Tuesday, December 07, 2010

EDITORIAL >> Brief history of a motto

We were afraid of something like this. Rep. John Boozman is yet a few weeks away from becoming United States senator from Arkansas and he is already entangled in foolishness. He joined a group of fringe lawmakers in writing and widely circulating a letter to President Obama protesting his reference to “E Pluribus Unum” as the national motto.

Boozman and the others want the country to believe that the president has committed heresy in a speech in Indonesia last month in which he invoked the national slogan in an appeal to nations to overcome their religious and cultural differences. The story of America is wrapped up in the motto E Pluribus Unum, he said, and it shows that “hundreds of millions of people who hold different beliefs can be united in freedom under one flag.” Is that not a compelling message for the people of Iraq, Afghanistan, Ireland—well, you can name any hotspot in the world.

What American could quarrel with the sentiment? But Boozman and his colleagues did.

Their motive, of course, is to impugn the president’s faith and contribute to the suspicion on the right that he is secretly a Muslim rather than the Christian he professes to be.

The national motto, Boozman said this week, is “In God We Trust,” and by saying that the motto is “E Pluribus Unum,” the president was refusing to recognize that Americans got their rights from God, the Creator.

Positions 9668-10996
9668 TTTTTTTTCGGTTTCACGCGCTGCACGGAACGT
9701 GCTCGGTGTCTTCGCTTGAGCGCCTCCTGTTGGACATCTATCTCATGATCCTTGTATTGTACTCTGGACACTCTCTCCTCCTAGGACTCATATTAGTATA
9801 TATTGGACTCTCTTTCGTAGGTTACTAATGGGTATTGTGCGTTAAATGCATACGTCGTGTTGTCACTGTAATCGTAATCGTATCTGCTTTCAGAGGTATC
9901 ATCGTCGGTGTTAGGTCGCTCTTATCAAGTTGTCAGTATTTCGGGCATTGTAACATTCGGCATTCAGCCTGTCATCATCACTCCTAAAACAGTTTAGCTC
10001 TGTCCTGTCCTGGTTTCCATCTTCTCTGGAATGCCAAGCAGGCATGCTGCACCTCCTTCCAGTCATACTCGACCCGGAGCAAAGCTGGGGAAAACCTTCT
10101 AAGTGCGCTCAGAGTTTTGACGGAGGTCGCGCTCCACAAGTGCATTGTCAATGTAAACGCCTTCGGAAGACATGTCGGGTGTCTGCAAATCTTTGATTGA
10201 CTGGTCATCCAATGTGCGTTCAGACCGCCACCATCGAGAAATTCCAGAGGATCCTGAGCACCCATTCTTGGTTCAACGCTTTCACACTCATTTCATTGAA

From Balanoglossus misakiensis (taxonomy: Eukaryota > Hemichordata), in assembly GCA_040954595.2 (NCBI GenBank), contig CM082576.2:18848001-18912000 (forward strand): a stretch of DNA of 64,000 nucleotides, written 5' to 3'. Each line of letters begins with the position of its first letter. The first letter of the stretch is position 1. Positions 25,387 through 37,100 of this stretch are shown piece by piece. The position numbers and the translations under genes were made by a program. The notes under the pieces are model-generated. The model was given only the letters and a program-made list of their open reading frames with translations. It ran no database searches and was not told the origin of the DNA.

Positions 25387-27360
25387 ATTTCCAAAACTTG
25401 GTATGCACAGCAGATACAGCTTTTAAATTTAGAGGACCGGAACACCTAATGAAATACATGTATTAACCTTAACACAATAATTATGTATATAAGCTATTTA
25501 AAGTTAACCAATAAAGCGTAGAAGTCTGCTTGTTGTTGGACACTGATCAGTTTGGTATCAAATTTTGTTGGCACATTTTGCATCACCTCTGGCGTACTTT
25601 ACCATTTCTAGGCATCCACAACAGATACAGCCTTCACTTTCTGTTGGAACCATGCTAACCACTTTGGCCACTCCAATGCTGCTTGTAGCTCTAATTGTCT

Boozman and the others have a very tiny point—Congress did indeed adopt a resolution in 1956 designating “In God We Trust” as the official motto—but they are dead wrong in principle and in motive.

“E Pluribus Unum,” which means “out of many, one,” was the guiding principle in the founding of the nation. The Continental Congress put it on the Great Seal of the United States. The phrase appears by ancient law on all American currency. President Truman ordered the motto to be put on the Coat of Arms of the president of the United States, where it remains. Presidents for two centuries have referred to the slogan reverentially, and no one ever attacked them for it, even if they implied that it was the official motto of the country.

President George W. Bush in 2002 referred to E Pluribus Unum as the nation’s motto in an official proclamation. Boozman and friends never impugned Bush’s faith or patriotism. Their letter to Obama should have upbraided President Ronald Reagan, too. At the National Forum on Education, exactly 27 years ago today, Reagan declared: “The motto of the United States is ‘E Pluribus Unum,’ from many one.”

Reagan was never much of a churchgoer, but no one insinuated that he was a nonbeliever. Only Thomas Jefferson and Barack Obama have endured those attacks.

Oh, and Obama has frequently referred to God and the Creator. Only last week in an inspirational message to soldiers in Afghanistan he referred to God as the source of the inalienable human rights in America.

Sen.-elect and Rep. Boozman should stick to his agenda of stopping federal assistance to Arkansas communities and leave spiritual and patriotic matters to the better judgment of his constituents.